switch positioned to the left, directly in front of the power supply.
And the power supply is the heart of Sonus Faber's Musica. At its core is a large
toroidal transformer, a brace of 'customised' 15000(F main capacitors,
independent supplies and ultra high-speed 'Schottky' diode rectifiers in
double bridge configuration for the input gain stages and output
stages, and discrete voltage regulators for the input gain stage.

Which seems like overkill for a rating of only 50W/ch RMS into 8
ohms. Low power is Musica's most intriguing puzzle when you factor in
its size and price as well. At 425x335x155mm (WDH) and with a weight of
16kg, Musica is no lightweight. And a price tag of 2490 means that it
must compete with some seriously heavy-hitters, not counting the myriad
separate pre/power combinations available at the price.

For the sake of brevity, can we accept one minor marketing
concession? Is it alright if, from this point on, we assume that - like
valves vs transistors - customers want either integrated amps or
pre/power combinations? Otherwise we could be here for months, setting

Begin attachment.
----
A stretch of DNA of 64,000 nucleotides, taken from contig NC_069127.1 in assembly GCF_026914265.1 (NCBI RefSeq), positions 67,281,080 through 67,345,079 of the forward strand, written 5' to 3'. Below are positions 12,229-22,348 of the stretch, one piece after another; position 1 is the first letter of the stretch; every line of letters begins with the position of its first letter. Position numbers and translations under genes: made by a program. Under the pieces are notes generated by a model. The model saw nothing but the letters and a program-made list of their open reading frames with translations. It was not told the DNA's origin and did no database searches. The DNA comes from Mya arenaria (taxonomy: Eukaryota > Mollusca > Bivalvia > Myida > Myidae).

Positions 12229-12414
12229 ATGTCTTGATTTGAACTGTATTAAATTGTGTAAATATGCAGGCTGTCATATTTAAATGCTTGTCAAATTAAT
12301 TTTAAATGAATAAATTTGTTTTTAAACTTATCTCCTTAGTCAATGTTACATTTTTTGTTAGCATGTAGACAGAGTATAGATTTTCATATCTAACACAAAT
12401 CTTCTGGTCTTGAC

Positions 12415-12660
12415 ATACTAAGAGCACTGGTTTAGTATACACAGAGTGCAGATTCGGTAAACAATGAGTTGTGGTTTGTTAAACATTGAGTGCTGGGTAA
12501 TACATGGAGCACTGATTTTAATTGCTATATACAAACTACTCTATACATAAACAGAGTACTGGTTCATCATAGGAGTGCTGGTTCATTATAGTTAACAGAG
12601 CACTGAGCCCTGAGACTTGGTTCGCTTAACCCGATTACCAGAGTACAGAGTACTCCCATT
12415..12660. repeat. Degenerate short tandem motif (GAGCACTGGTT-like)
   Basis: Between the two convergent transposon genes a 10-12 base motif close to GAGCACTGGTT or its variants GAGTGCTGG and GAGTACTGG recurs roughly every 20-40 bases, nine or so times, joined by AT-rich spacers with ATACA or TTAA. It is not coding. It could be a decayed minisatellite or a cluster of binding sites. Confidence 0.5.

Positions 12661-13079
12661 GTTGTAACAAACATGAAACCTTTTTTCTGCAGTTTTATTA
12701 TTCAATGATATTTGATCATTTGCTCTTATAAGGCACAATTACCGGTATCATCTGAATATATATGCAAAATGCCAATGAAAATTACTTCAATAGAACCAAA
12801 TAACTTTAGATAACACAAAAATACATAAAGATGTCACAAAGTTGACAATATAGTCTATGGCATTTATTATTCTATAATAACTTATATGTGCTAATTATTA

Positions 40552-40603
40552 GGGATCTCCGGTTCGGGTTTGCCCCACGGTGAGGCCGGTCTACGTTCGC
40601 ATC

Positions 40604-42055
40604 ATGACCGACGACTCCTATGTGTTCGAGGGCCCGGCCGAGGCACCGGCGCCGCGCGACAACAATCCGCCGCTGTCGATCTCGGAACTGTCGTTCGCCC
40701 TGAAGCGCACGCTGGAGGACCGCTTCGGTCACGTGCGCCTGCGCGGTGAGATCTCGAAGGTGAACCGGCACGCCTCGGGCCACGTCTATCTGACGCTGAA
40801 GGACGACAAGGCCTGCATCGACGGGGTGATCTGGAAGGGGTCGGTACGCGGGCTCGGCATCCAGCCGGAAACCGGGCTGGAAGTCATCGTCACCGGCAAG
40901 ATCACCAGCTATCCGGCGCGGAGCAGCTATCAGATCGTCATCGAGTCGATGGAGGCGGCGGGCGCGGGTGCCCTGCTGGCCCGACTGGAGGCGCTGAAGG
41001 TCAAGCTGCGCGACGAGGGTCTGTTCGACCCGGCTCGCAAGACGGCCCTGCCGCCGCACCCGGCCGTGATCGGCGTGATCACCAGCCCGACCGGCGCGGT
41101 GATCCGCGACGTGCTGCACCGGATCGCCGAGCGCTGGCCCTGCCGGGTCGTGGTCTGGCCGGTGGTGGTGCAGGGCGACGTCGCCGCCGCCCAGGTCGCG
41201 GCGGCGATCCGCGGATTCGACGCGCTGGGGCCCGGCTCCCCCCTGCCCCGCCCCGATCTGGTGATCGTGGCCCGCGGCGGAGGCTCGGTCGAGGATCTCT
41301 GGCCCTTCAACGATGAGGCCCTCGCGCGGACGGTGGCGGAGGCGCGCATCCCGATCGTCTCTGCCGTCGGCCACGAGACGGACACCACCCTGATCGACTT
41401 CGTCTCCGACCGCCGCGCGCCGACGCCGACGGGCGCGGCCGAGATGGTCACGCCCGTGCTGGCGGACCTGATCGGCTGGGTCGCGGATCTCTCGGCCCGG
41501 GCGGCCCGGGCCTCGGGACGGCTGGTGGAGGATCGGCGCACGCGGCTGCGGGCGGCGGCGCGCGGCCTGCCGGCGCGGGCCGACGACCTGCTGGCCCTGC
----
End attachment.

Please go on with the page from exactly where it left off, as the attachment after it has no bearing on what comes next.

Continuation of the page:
up face-offs between integrateds and like-priced pre/power pairings. OK
with you? Fine: that means you need only think of Musica as battling the
Krell KAV300i, the Classé CAP-100 and other 'high-end, entry-level,
solid-state' integrated amps. Besides, we all know that a separate
pre/power combination remains the committed audiophile's choice, if only
because it ensures an extra power supply...

I know what you're thinking: Musica was made to drive Sonus Faber
speakers, so you're expecting a litany of incestuous pairings. Wrong.
You can assume correctly that the Musica was voiced to work with
everything from Concertino on up, though the power limitations preclude
satisfactory use with the now-departed Extrema, and the Guarneri demands
the sort of amplification which knows no limits, including cost-based.
So let's dispense with the blood ties first: I have now heard Musica
with Concertino, Concerto, Concerto Grand Piano and Minima Amator, and
there are no signs whatsoever of internecine warfare. with
Sonus Faber speakers who's in the market for a sub- 2500 integrated amp
must add Musica to the shopping list. And it would be bizarre if this
amp work perfectly with its own kind. Far more revealing, then, are the other, non-Sonus Faber pairings I tried.

What you must understand from the outset is that (like Guarneri
Homage), Musica is all about subtlety and finesse, with sheer power
almost an afterthought. As such, Musica is not even in the running if
you want brute force, and the likes of the Krell KAV300i or Classé
CAP-100 with slaughter it in the muscle stakes. So, with this in mind, I
used Musica with speakers which would wallow in its virtues, like